According to this, flatlanders are represented by the ideology of Heidegger's flatland "Schwarzwald" (Black Forest), and as he puts it in his book "Being and Existance", in the continuity of plane time, and being-here becomes the pursuit of some idea (when I was a student I read this once, but since it was too complex I actually threw the thing across the room. I didn't understand it a bit.). I took a look at one of the books the professor had written (I hadn't read one before), and we talked about how he apparently agrees with Kirkegaard's view of things. A few days later I met up with someone who had been watching us from nearby, and I guess we made quite a scene. A couple of months passed, and I heard from my manager that that author would like to meet to talk some more about inclines, and I was so embarrassed I thought my face would erupt in flames. I told him to say whatever he wants, but decline politely.

A half year later, there was a three night special on NHK focusing on the correspondence of Heidegger and Jaspers, about their philosophy, friendship, and separation, and I watched it with great interest. At the end, the narrator said this: "Heidegger developed and wrote his main work 'Being and Time' at his home in Schwarzwald, which was on a very steep mountain." I saw this and had a very long laugh. My mouth is the source of my misfortune, but I can't stop my love for quibbling over small points.

Temple Steps, Hajioji, JapanAfterword

The chair of the Slope Society of Japan was pivotal in helping release this book (I'm the vice chair). While working for a publishing company he has a great love for street rises, and believes strongly that there are others out there who do as well.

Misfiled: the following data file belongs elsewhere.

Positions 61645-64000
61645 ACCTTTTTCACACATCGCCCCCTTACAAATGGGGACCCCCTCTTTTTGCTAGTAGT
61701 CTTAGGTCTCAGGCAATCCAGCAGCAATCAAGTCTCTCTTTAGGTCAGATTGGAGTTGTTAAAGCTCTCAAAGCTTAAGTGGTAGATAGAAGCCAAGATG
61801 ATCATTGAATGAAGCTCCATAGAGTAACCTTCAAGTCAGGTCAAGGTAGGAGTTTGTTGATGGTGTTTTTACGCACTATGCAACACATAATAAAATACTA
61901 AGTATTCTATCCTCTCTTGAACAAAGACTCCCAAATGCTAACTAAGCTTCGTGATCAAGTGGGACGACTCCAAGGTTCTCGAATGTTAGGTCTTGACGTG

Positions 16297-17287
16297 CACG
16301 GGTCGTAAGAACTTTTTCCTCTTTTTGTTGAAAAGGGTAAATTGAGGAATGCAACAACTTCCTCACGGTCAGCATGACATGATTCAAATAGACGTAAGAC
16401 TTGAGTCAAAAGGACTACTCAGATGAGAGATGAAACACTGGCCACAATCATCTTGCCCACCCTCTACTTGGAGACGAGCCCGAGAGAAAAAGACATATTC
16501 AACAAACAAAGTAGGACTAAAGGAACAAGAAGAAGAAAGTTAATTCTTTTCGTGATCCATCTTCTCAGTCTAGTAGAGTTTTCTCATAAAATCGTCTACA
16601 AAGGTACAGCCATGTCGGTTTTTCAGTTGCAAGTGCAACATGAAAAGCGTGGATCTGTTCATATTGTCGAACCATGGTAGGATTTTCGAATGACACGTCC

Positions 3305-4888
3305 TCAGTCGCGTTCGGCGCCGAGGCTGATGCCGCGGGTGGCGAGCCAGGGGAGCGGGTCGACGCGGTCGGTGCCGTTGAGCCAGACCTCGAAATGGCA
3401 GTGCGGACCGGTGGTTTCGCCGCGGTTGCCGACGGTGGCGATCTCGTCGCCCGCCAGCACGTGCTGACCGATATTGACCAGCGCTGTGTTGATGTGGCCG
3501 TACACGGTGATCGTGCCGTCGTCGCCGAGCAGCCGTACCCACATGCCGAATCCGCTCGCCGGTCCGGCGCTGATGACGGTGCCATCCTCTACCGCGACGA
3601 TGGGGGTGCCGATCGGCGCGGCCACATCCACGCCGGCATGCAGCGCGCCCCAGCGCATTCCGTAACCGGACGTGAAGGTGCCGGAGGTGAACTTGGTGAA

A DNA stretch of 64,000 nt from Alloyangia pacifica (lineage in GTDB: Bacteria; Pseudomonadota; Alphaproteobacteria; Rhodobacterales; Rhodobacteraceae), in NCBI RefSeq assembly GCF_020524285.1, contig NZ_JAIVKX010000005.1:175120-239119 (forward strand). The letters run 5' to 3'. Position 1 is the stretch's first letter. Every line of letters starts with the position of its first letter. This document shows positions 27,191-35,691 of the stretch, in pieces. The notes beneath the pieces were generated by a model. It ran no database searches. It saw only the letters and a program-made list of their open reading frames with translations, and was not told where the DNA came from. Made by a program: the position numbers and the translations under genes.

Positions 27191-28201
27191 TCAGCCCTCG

Several years ago, at a bar that I frequent in Ginza, there was a guy talking very loudly about street rises. That was him.

There was a young woman, and two men who seemed like his subordinates, and he had them trapped in a long monologue about street rises, which they obviously wanted to get out of any way possible. There was a definite air that they were just fulfilling their duty, and would rather find a more enjoyable way to have their drinks, but he didn't notice at all. From what I caught, he was telling the history of street rises, and episodes from people of the Edo and Meiji periods, and despite what those three young people thought, it was a theme I really enjoy.

I finally decided that I really needed to join the conversation, and went over and stood next to his chair and said out to him, "Excuse me, I'm very interested in street rises as well."

Suddenly his focus shifted to me. He came over to sit with me with a big smile on his face, and we had a long chat. The three young people looked really relieved.

Old Steps, Hajioji, JapanAfter that, every time we ran into each other at the watering hole we'd talk about hills, and at some point we started the Slope Society of Japan. It's a stupendous society, discussing the vagaries and intimate details of street rises, but there are still just the two members.

So with his help I started the series "Introduction to the Aesthetics of Tokyo Street Rises". It started as a single page feature, but spread to two with the support of the editorial staff. After a year and a half taking pictures of street rises, it's now turned into this book.

Posted by Rob Ketcherside at November 24, 2006 11:00 PM